Such a method, record carrier and apparatus are inter alia known from the article "System coding parameters, mechanics and electro-mechanics of the reflective video disc player" by P. W. Bogels, published in "IEEE Transactions on Consumer Electronics", November 1976, pages 309-317, which publication is herewith incorporated by reference. Taking into account possible cross-talk of audio information into video information, possible cross-talk of, in particular, lower side bands of the modulated video information into the audio information, and disturbing effects as a result of cross-modulation products, it is possible to accommodate the audio information in the form of the two carrier waves modulated with the audio information, which carrier waves have frequencies which have been selected carefully in relation to the video carrier frequencies. For NTSC, carrier waves of 2.3 MHz and 2.8 MHz have been selected and in relation to a video carrier wave of 8 MHz (frequency at black level).

SUMMARY OF THE INVENTION

The known method, record carrier and apparatus provide an excellent video reproduction quality and an acceptable audio reproduction quality. It is the object of the invention to provide a method of the type mentioned in the opening paragraph, a record carrier provided with a recording signal encoded in accordance with the method, an apparatus for carrying out the method, and an apparatus for reproducing a signal encoded in accordance with the method, by means of which an improved audio reproduction quality is obtained. To this end the method in accordance with the invention is characterized in that the further signal is a digital signal comprising a bit stream of data bits which can each assume a limited number of discrete values, which digital signal occupies a frequency band below the first-order lower side-band of the frequency-modulated carrier signal and said frequency-modulated carrier signal is pulse-width modulated by the digital signal. The further signal may be a digital audio signal or another signal coded in that digital audio signal format, such as computer-data signals or time-compressed audio signals.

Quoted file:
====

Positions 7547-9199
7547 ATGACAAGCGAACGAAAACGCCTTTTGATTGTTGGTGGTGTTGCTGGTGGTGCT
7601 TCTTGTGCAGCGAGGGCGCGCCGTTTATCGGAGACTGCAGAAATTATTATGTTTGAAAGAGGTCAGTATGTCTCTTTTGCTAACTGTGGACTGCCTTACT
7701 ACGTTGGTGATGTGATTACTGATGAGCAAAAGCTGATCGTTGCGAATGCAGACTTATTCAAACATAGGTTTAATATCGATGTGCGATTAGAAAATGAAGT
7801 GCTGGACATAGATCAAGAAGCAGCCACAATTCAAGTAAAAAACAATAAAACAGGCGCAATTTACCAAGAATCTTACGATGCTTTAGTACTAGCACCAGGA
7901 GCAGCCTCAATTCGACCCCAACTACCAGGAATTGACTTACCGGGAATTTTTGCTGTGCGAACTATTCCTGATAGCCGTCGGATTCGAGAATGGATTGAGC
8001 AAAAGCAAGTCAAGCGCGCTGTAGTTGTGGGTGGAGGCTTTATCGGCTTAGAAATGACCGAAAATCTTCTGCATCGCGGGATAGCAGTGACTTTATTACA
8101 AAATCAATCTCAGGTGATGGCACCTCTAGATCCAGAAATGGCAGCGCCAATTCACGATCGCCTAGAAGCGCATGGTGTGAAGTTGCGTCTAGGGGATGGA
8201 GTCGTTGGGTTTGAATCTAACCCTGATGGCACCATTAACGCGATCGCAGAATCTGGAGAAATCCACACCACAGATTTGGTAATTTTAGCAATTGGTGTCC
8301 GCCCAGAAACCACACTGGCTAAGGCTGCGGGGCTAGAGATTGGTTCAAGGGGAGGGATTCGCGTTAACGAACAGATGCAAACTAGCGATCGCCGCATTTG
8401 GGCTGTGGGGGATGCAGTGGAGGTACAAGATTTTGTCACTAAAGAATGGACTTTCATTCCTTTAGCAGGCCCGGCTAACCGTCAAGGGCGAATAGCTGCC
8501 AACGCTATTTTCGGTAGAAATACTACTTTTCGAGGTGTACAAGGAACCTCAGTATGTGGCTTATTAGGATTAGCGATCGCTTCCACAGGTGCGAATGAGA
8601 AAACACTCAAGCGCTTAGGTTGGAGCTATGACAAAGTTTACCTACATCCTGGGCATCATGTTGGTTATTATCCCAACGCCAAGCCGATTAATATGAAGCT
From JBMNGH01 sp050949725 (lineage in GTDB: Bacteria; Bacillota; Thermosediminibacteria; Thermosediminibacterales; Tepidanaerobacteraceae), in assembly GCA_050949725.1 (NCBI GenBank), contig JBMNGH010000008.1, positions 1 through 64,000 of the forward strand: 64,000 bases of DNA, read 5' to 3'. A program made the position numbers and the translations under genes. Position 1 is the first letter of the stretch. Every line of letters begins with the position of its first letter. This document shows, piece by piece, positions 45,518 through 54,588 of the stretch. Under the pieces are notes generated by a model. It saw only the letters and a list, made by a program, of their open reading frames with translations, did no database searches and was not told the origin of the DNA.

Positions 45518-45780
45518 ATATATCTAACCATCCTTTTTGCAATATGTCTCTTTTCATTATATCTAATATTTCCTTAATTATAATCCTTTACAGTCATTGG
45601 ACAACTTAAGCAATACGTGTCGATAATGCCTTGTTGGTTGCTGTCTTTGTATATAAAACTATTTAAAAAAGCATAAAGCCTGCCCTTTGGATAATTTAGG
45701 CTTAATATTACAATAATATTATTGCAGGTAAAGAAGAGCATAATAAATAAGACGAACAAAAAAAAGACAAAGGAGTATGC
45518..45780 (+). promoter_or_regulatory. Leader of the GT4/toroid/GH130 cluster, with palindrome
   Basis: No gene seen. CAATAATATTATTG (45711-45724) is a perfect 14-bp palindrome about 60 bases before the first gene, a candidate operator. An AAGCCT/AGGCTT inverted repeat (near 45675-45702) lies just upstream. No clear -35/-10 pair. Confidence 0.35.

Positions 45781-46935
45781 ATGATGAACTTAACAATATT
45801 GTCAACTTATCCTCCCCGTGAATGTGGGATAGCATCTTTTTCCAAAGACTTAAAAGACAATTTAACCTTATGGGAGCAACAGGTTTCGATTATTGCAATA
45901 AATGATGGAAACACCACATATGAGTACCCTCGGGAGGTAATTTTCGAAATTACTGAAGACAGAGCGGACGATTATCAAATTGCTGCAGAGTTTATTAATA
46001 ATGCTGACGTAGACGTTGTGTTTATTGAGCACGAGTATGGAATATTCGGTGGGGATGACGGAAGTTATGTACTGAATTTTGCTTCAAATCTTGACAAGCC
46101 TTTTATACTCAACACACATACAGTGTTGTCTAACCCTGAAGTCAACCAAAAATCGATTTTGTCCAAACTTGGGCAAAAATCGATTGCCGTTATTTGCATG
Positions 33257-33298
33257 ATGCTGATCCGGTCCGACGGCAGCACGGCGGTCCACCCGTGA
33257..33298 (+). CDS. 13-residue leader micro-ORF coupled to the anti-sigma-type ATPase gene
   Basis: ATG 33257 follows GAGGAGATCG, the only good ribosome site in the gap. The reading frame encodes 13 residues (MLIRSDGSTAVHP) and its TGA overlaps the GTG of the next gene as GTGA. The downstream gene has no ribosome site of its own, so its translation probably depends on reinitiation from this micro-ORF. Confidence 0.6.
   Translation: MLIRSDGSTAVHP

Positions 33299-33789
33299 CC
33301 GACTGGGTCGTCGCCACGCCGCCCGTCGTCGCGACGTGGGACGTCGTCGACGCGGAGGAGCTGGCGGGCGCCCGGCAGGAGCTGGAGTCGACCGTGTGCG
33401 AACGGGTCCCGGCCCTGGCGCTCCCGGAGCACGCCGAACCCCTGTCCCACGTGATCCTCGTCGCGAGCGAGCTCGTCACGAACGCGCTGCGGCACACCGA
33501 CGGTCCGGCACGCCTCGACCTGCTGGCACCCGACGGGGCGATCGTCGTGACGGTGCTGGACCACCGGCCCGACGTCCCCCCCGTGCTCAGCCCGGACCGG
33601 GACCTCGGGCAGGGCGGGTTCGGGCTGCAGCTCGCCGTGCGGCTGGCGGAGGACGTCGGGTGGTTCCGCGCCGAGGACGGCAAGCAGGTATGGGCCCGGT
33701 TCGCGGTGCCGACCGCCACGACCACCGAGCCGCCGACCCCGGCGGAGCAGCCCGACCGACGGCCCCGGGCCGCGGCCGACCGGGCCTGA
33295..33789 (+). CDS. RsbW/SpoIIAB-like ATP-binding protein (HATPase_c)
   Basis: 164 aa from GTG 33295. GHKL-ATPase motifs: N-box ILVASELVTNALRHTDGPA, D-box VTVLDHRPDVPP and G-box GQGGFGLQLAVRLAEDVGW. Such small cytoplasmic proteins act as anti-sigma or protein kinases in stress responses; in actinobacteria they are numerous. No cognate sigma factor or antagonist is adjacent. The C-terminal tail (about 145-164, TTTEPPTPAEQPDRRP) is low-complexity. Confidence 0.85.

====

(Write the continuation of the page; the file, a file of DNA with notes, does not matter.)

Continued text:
The invention is based on the insight that, although in said article the addition of FM-modulated carrier waves of comparatively narrow bandwidth is depicted as a problem, it is possible to accommodate the digital audio signal of comparatively large bandwidth because:

the digital audio signal can be accommodated in the frequency band below the necessarily present first-order lower side-band of the modulated video carrier wave, so that cross-talk of the audio signal to the video signal can be limited,

the second order lower side-band and possibly a higher-order lower side-band of the modulated video carrier wave, which cannot be filtered out in advance because it is inter alia caused by the pulse-width modulation and is situated within the frequency spectrum of the digital audio signal, need not be disturbing because a digital signal is more immune to disturbances by analog signals of comparatively low amplitude,

the intermodulation components need not be disturbing because the relative amplitude of the digital signals may be comparatively small because a substantially smaller signal-to-noise ratio is permissible with digital signals than with analog signals.

The method in accordance with the invention may further be characterized in that the further signal comprises a series of digitally coded samples of an analog audio signal with a sampling frequency of 44.1 kHz, which is subjected to EFM-modulation prior to recording. This method is advantageous because EFM-modulation is particularly immune to disturbances and the modulation thus defined is the modulation used in "Compact-disc-digital-audio" players--which are made by varous manufacturers--so that a combined audio-video player can be constructed in a simple manner and the commercially available integrated circuits for EFM-modulation can be utilized in a player for reproducing a recording signal encoded in accordance with this method. For a definition of EFM-modulation reference is made to "Philips Technical Review", Vol. 40, 1982, no. 6, the entire issue but in particular pages 157-164, which entire issue is herewith incorporated by reference.

A further characteristic feature of the method in accordance with the invention is that prior to recording, the digital signal is passed through a low-pass filter with a cut-off frequency in the range from 1.5 to 2 MHz. This reduces possible cross-talk of the digital audio signal to the video signal. This bandwidth reduction is found to have no adverse effect on the audio reproduction quality.